The movie centers on three couples:
Screenwriter Jo Kyung-Ah (Lee Mi-Yeon) & the young actor she made famous, Roh Jin-Woo (Yoo Ah-In) are no longer on speaking terms. Jin-Woo is now top star and riding a wave of endorsements and numerous love calls following his army discharge. Kyung-Ah is looking to cast her next hit, which the powers that be want Jin-Woo to be the lead. They had a one night stand before he left for the army and some unresolved feelings come to a head when they refuse to work together and she denies his friend request.
Recently dumped chef Jung Sung-Chan (Kim Joo-Hyuk) & uptight stewardess Ham Joo-Ran (Choi Ji-Woo) get thrown together when he rents her apartment and she subsequently doesn’t have a place to live. Their living arrangement grows a friendship and Sung-Chan tries some sly matchmaking via an SNS (social network site) profile makeover for Joo-Ran. She loosens up her very tightly wound lifestyle and learns to get with the times in social media.
Songwriter and introvert Lee Suho (Kang Ha Neul) & show producer Jang Na-Yeon (Lee Som) instantly connect. Her bold moves makes quiet Suho open up and try things. She’s smitten by his shyness and touched by how he sees her. Suho has a secret he can’t seem confess to Na-Yeon. It’s not just her, he’s closed off to people he sees every day, relying on messaging to speak, but soon realizes he can’t stay that way forever.
The chemistry between all the actors are off the charts. My favorite couple is Kyung-Ah and Jin-Woo. Yoo Ah In definitely impresses with a role he’s grown accustomed to as the pretty & handsome younger man. We saw him like this with the amazing slow burning drama Secret Love Affair. Pairing him is the classically beautiful Lee Mi Yeon was a great choice. Gyung-Ah is a rare character, a woman who is successful and admired as well as feared because she is so good. Lee Mi Yeon plays it to a T with kind of certainty that a lot of female characters don’t have a chance to be.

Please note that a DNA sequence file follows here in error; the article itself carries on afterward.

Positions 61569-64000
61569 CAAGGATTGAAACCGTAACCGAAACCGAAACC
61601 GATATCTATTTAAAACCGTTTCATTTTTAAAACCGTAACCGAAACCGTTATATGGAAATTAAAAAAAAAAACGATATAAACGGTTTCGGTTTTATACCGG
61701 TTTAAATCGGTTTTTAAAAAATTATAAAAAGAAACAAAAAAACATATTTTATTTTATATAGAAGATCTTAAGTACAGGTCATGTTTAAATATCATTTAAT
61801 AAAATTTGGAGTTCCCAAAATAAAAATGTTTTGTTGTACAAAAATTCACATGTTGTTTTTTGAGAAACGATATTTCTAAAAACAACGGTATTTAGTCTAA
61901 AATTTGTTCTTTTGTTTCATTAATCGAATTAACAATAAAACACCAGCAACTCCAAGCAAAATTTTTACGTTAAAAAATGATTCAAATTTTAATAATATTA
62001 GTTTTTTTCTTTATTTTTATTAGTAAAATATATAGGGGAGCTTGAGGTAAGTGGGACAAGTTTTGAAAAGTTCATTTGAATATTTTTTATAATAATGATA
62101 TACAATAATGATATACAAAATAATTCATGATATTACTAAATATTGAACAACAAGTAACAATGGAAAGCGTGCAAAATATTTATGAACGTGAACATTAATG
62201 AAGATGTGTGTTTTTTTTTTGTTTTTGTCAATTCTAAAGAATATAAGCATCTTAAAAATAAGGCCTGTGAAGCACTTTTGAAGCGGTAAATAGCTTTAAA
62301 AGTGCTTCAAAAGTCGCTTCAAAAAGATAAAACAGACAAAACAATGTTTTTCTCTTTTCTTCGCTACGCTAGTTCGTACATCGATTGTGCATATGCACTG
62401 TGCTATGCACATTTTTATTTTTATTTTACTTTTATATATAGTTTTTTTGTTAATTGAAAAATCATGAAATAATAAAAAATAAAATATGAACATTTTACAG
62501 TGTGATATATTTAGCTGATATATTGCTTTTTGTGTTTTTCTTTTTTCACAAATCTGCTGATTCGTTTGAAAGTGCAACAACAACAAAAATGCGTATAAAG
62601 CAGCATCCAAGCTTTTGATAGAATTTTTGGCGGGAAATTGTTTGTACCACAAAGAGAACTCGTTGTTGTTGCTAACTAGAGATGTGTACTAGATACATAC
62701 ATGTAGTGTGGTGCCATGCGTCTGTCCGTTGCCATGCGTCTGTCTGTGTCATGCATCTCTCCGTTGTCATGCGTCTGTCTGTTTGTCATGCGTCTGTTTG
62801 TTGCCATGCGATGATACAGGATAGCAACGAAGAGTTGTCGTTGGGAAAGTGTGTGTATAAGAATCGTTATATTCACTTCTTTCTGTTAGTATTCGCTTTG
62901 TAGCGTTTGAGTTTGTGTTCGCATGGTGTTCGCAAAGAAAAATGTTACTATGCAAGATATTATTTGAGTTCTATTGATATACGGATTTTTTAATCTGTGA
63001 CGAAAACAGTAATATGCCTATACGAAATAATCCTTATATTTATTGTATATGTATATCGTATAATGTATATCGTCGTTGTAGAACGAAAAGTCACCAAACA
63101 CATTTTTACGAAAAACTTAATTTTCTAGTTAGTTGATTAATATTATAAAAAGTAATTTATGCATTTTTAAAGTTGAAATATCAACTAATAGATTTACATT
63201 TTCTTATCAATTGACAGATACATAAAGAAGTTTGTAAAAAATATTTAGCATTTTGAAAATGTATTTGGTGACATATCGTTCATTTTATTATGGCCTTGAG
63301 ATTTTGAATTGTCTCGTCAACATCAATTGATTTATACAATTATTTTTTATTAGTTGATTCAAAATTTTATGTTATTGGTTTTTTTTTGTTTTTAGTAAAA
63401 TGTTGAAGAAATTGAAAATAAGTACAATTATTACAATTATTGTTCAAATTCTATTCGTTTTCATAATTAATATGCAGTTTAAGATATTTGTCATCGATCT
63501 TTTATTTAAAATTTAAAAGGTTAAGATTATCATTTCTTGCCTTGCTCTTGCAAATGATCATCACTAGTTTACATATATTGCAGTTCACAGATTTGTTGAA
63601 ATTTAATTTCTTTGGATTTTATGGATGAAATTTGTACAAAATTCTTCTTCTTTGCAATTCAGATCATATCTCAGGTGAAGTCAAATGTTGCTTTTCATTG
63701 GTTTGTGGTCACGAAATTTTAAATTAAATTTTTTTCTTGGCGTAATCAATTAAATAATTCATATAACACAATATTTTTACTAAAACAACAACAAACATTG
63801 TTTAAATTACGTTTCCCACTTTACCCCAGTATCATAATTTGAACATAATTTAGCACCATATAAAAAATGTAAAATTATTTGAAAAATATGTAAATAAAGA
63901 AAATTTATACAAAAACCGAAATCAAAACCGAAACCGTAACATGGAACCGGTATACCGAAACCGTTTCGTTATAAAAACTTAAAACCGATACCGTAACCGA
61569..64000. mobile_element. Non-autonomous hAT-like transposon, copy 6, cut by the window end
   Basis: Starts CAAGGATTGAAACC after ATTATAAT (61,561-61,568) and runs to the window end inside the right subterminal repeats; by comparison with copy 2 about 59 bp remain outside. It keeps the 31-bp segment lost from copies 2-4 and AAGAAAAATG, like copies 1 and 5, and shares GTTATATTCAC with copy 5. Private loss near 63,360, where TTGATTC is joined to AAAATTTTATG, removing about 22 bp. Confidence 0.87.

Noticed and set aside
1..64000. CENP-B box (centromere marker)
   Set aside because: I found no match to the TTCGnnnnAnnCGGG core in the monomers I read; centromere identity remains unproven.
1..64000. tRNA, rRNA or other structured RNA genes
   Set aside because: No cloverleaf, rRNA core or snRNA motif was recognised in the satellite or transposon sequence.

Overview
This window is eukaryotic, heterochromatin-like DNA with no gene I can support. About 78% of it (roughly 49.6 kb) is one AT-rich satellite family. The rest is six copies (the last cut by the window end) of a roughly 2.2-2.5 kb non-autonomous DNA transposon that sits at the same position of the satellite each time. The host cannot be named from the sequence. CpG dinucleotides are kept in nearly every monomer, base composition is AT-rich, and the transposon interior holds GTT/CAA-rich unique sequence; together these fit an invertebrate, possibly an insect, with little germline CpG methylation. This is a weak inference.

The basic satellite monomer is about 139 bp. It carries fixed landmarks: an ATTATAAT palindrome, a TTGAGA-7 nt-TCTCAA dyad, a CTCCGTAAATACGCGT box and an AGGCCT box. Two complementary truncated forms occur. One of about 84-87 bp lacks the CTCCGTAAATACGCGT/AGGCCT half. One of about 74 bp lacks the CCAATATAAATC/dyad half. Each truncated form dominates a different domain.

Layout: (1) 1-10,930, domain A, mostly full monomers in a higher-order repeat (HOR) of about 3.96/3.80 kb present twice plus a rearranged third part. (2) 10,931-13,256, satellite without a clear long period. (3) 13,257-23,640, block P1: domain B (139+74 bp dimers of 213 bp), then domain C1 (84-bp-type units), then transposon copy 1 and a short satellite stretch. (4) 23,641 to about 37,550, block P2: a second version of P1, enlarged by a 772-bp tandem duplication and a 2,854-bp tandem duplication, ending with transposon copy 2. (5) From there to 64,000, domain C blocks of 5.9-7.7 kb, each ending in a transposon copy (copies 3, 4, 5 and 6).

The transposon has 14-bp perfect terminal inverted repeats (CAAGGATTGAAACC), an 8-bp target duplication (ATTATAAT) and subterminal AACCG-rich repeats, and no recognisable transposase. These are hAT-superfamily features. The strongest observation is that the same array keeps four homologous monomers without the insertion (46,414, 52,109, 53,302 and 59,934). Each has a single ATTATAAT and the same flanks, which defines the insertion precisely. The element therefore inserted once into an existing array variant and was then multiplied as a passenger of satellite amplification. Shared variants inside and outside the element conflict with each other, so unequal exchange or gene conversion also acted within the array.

Another favorite for me is Kang Ha Neul. His career has been on a steady climb since his debut in 2007. I enjoyed him in the movie Twenty and loved him in Misaeng (which also made Yim Siwan more popular). In this, he plays Suho with an awkwardness, but at the same time sadness. When his character meets Lee Som’s, his face lights up with a mix of curiosity and caution. You can tell he wants to move forward, but does he know how? Does he want to?
You’ll just have to watch.
The film would probably be considered a romantic comedy, but it isn’t laugh out loud funny. In trying to compare it to another movie, more than once I felt like I was watching something influenced by the British classic, Love Actually. I really love that Like for Likes has a similar feel. Ensemble casts can be hard to follow, but this movie works well and while the theme of using Facebook or SNS might be dated in the future, one thing is for sure, the pursuit of love seems to still be the same. Like for Likes explores that and ties it all together, in an airport, too! (Love Actually fans will get this!)
[KK Rating 4/5] – I’d watch this again. And again. And again. With and without ice cream.
Release Date: February 25, 2016 in 17 major locations in North America including New York, Chicago, Los Angeles, Dallas, and Toronto. Check CJ-Entertainment.com for more info and times.
Production: 리양필름(주), JK film
Running Time: 122 Minutes | Not rated, but possibly PG for adult situations.
Check out CJ Entertainment online for the latest in Asian Films and more:
Official Site: http://www.cj-entertainment.com
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